Pics below of finished items.
Marc.
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Old Mar 17, 2006, 03:33 PM
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Gordon's Avatar
Joined Aug 2000
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OK

You do have to buy this tool

Bob Partington came up with this great idea for feeding cables through difficult paths. Use a length of beaded bathtub chain. It flops down the most tortuous paths in wings and fuselages. Tape the cable to the end, and pull it through.

Gordon
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Old Mar 17, 2006, 04:27 PM
North East England
Joined Feb 2004
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You don't have to buy that chain. Just make sure that next time you're invited to a party at someone's house, you're carrying a small pair of wire cutters...

Steve
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Old Mar 17, 2006, 04:32 PM
a.k.a Maltone
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Australia, NSW, Goulburn
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Ah Steve - youve got class mate
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Old Mar 17, 2006, 06:01 PM
Just Keeping UP
United States, ID, Moyie Springs
Joined May 2004
1,773 Posts
Another CA Tip

Credit this to Demon-Leather (Bob): one can use Hypodermic needles as fine tips for CA. I got mine at my pharmacy for free. The tips screw off the syringe and on to the CA bottle. When it clogs, just burn it out with a small flame. I think Bob recommends 20 ga for thin CA. Let the needle cool before putting CA through it.

DO REMEMBER, however, that CA is very flamable!

Nick
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Old Mar 17, 2006, 11:12 PM
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Albuquerque NM
Joined Oct 2003
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Here's a Couple More

For starters, I'd like to thank all who responded for some great ideas -- it's what makes this forum so terrific.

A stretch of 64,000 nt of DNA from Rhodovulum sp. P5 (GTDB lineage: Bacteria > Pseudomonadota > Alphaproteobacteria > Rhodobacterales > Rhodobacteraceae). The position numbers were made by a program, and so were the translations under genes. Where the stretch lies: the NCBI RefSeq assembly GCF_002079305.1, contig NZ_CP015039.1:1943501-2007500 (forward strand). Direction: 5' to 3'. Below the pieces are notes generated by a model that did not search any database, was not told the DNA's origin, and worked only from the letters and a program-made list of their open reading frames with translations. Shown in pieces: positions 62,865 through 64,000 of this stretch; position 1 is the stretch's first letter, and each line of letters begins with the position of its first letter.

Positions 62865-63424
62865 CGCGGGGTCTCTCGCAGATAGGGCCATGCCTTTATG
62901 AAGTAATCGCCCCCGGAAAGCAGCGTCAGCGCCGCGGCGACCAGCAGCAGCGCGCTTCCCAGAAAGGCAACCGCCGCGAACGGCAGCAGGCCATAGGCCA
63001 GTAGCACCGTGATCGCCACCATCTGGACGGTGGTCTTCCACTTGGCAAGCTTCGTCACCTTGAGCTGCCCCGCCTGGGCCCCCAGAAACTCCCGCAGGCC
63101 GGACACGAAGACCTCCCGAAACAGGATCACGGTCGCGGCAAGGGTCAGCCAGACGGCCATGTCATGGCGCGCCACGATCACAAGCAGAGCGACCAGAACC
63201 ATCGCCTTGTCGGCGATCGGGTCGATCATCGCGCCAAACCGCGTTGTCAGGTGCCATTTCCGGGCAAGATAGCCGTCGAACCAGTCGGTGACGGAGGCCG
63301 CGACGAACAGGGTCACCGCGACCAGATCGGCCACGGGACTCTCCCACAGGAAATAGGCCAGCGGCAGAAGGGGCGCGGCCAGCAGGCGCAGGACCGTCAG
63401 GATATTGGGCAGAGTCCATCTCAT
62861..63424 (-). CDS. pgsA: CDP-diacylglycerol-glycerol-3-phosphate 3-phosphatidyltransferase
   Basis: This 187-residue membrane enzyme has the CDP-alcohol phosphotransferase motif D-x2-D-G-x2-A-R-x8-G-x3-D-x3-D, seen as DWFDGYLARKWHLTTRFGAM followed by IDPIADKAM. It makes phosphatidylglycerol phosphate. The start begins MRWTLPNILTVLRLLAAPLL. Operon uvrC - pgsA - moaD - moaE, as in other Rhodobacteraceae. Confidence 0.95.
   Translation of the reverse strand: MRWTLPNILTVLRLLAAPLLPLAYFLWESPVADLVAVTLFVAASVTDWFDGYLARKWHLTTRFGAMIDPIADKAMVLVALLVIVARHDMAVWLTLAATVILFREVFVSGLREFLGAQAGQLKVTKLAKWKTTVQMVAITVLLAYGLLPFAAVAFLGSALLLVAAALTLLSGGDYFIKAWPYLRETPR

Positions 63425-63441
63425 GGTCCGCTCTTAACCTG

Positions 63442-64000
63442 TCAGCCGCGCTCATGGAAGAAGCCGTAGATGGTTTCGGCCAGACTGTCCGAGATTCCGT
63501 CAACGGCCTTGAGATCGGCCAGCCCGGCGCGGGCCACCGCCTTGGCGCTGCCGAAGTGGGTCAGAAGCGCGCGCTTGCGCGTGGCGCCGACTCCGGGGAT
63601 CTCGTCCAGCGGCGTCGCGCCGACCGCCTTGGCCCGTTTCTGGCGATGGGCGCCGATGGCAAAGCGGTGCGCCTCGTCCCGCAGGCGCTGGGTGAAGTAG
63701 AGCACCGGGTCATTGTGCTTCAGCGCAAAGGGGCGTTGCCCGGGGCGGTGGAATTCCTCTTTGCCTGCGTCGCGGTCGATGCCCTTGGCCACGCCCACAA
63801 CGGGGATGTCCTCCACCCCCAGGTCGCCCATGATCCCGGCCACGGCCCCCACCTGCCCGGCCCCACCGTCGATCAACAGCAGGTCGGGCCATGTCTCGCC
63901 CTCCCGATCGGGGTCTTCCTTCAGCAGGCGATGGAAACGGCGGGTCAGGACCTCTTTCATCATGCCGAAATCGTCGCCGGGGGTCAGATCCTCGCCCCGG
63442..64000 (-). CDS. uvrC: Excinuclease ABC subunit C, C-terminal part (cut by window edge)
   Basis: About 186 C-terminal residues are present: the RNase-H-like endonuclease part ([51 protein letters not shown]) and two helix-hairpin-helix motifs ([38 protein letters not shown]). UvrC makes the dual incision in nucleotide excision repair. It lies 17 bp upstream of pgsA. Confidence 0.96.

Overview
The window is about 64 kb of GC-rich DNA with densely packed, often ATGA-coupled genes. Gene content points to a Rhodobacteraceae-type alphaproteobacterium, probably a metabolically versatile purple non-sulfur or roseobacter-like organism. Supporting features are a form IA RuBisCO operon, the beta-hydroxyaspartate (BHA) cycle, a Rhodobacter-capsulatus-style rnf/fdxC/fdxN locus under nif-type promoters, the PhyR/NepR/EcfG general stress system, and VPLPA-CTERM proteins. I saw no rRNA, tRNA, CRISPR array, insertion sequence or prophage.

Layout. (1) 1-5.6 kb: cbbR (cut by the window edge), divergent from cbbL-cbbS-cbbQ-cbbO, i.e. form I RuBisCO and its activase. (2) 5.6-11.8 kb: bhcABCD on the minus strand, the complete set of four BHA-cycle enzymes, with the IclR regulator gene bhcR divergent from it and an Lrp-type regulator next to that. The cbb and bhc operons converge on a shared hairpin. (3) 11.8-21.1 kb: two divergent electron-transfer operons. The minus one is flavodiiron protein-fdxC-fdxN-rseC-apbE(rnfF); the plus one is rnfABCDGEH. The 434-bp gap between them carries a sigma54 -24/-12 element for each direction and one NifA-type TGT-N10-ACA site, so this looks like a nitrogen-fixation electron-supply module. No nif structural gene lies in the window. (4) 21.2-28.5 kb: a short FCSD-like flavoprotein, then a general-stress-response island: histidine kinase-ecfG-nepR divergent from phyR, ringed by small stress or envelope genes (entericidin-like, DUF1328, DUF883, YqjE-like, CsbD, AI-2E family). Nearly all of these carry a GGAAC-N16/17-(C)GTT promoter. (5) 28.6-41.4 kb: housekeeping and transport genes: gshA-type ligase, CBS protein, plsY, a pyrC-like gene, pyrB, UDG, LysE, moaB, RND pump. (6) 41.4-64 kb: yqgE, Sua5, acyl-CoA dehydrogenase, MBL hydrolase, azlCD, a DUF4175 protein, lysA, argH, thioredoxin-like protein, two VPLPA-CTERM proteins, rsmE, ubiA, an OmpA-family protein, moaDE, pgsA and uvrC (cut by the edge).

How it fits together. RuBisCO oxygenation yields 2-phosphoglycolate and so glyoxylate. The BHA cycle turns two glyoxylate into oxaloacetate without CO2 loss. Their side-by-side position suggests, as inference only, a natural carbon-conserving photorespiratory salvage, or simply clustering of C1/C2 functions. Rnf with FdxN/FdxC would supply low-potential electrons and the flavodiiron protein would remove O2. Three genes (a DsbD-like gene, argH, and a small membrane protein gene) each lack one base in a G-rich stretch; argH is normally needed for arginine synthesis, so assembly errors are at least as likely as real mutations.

First is a simple angle finder. It doesn't tell you what the angle is, but allows an angle to be transfered to another surface easily and accurately.

Next is an angle gauge for setting root rib angles where dihedral is involved. I have several in different angles made up for different angular applications.

And finally, you just can't have too many clamps! These are made up from arrowfhaft pushrod scrap and 1/4 ply. Drill the holes at an angle about 5 degrees of center, and about .015" oversize, and when the preasure is applied they'll bind up and hold things nice and tight.

PAT
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Old Mar 18, 2006, 01:59 AM
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USA, CA, Selma
Joined Sep 2004
394 Posts
Another way to cut notches, this one doesn't require gluing the sandpaper to a piece of wood, and they last a lot longer:

Use layers of hack saw blade. Two layers is about 1/16", Pick the correct # of layers for the thickness you need.

CA a short length of balsa or spruce stick parallel to the cutting edge as a depth gauge.
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Old Mar 18, 2006, 02:21 AM
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In my Blu heaven! near Lincoln NE
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First off, Let's sticky this thread!